Amílcar Cabral: journeys, memories, descolonization

After Letters from Amílcar Cabral to Maria Helena / The other side of the man (Amílcar Cabral a Maria Helena / A Outra Face do Homem) the Cape-Verdean press Rosa de Porcelana is publishing another book based on the PAIGC leader’s correspondence, Itineraries of Amílcar Cabral (Itinerários de Amílcar Cabral, 2018). The book is a collection of letters sent by Cabral to his partner, Ana Maria, and to his children, Raul and Ndira. It has been put together by Ana Maria Cabral herself, along with Filinto Elísio and Márcia Souto, and annotated by the historian Aurora Almada e Santos.

The work takes us with Cabral on his travels, through images, intimacy and the justice of the struggle. In his letters, Cabral reflects on and gives historical context for the places he visited as part of his diplomatic work. Above all, the work reveals that experience and private memories are inherently public and political. His letter give us a sense of Cabral’s itineraries, but also of his thinking about the world, love and justice:

“Here is a tulip: beautiful, haughty, rich with silences and mystery. Like you, my companion. May we have a long life in the difficult but glorious struggle for the progress and liberation of our people: so that in the light of your gestures we may transform silences into the joy of living and mystery into our life-force, the love of justice.” So he writes to Ana Maria from Stockholm.

“Do you see this beautiful land full of well-dressed people? Our struggle is to make our land beautiful like this: with everyone living well, at work and in justice” or, “You see how beautiful the world is, how people are varied - but all human?” Cabral writes, from Stockholm and Rabat, respectively, to his son, Raul.

Itineraries of Amílcar Cabral is the latest of a series of recent publications around Cabral’s life, thinking and legacy. Though the interest and admiration internationally accorded to Cabral is not new, it seems to have been revitalised in recent years through biographical and historiographical work (1), documentaries (2), seminars and international colloquia.

This profusion of initiatives reflects Cabral’s importance as a universal prompt but also as a complex and diverse signifier. His memory evokes not only readings of the past, but also readings of the postcolonial present in a transnational and transgenerational framework which call into question the prefix “post”.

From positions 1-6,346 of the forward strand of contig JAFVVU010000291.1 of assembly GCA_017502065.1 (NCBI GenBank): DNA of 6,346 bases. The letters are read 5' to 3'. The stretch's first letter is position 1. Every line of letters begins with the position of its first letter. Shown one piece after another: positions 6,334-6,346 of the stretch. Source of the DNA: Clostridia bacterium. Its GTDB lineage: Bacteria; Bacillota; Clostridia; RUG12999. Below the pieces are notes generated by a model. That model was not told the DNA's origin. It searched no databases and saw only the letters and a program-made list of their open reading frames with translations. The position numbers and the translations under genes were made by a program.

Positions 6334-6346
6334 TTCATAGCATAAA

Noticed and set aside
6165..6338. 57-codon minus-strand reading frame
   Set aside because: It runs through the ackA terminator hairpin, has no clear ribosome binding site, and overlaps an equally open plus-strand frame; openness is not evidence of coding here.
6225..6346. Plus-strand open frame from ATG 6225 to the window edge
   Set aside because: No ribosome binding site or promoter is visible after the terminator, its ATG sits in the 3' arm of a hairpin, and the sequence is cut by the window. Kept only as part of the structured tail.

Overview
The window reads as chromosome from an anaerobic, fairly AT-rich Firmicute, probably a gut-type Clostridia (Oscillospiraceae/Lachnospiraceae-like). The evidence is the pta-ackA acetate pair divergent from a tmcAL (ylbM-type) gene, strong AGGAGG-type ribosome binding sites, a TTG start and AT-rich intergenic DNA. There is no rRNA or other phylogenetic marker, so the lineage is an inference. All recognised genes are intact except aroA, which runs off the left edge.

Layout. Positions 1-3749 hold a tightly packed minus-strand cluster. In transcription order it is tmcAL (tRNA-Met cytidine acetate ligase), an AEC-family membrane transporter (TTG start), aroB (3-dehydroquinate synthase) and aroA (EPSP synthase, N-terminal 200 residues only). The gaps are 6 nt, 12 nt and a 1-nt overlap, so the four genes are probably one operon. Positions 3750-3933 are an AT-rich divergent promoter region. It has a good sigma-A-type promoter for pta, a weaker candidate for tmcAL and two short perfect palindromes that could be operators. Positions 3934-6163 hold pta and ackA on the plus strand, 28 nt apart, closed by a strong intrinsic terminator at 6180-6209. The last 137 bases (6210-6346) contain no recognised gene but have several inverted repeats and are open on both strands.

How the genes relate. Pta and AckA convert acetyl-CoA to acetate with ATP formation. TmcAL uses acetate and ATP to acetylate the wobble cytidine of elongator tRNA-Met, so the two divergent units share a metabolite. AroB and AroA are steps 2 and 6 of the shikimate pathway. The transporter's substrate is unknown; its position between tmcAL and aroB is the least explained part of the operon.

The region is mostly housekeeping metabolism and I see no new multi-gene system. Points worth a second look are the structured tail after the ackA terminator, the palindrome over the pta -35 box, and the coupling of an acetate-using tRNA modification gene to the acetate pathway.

Red House (from series Gurué) | 2014 | Filipe BranquinhoRed House (from series Gurué) | 2014 | Filipe Branquinho

For many young people today, in Cape Verde, Guinea Bissau, Portugal, France, Brazil, the United States of America, Cabral represents the possibility of criticizing various forms of power, of resistance and of affirming their identities. The ways that Cabral has been taken up confirm that the originality of his praxis lies in its articulation of, and opposition to, different dimensions of domination and violence, from neo-colonialism to gender discrimination.

This goes far beyond deploying Cabral as an empty and institutionalized icon. The evocations I have mentioned in various contexts have small audiences and little visibility, but are essential precisely because they are critical of the instrumentalization of his legacy. We see this in the Guinean and Cape Verdean rappers who convey the memory of the liberation struggle and its revolutionary project, in the ways his thought has been studied as an inspiration for new struggles, and in the ways he is already evoked as part of a cultural almost-memory, fragmented and dispersed, impregnated with the discourses of recent generations.

It is true that the images and meanings of Cabral today are plural. His image can represent the ongoing work of decolonization, or new forms of pan-Africanism, anti-imperialism, anti-racism or the defence of human rights. His image can also signify a critique of corruption, of tribalism, or that culture is resistance.

For this reason, Amílcar Cabral’s memory offers us multiple opportunities to think through the decolonization of Europe and to put it into practice. We can start, for example, by bringing historically subalternized individuals, peoples and ideas to the centre of discussions about teaching history, about national celebration and about citizenship.


(1) For example: O fazedor de Utopias. Uma biografia de Amílcar Cabral de António Tomás, Tinta- da-China, 2007; Amílcar Cabral - Vida e Morte de um Revolucionário Africano de Julião Soares Sousa, Nova Vega, 2011; Claim No Easy Victories: The Legacy of Amilcar Cabral. Organized by Firoze Manji e Bill Fletcher Jr. CODESRIA/ Daraja Press, 2013.

(2) For example: Cabralista de Valério Lopes e The heart of Amilcar Cabral by Guenny Pires.


Article produced for project MEMOIRS – Children of Empire and European Postmemories, funded by the European Research Council (ERC) under the European Union’s Horizon 2020 research and innovation programme (grant agreement No 648624).

Translation:  Alexandra Reza

by Sílvia Roque
A ler | 4 August 2018 | Amílcar Cabral, descolonization, journeys, memories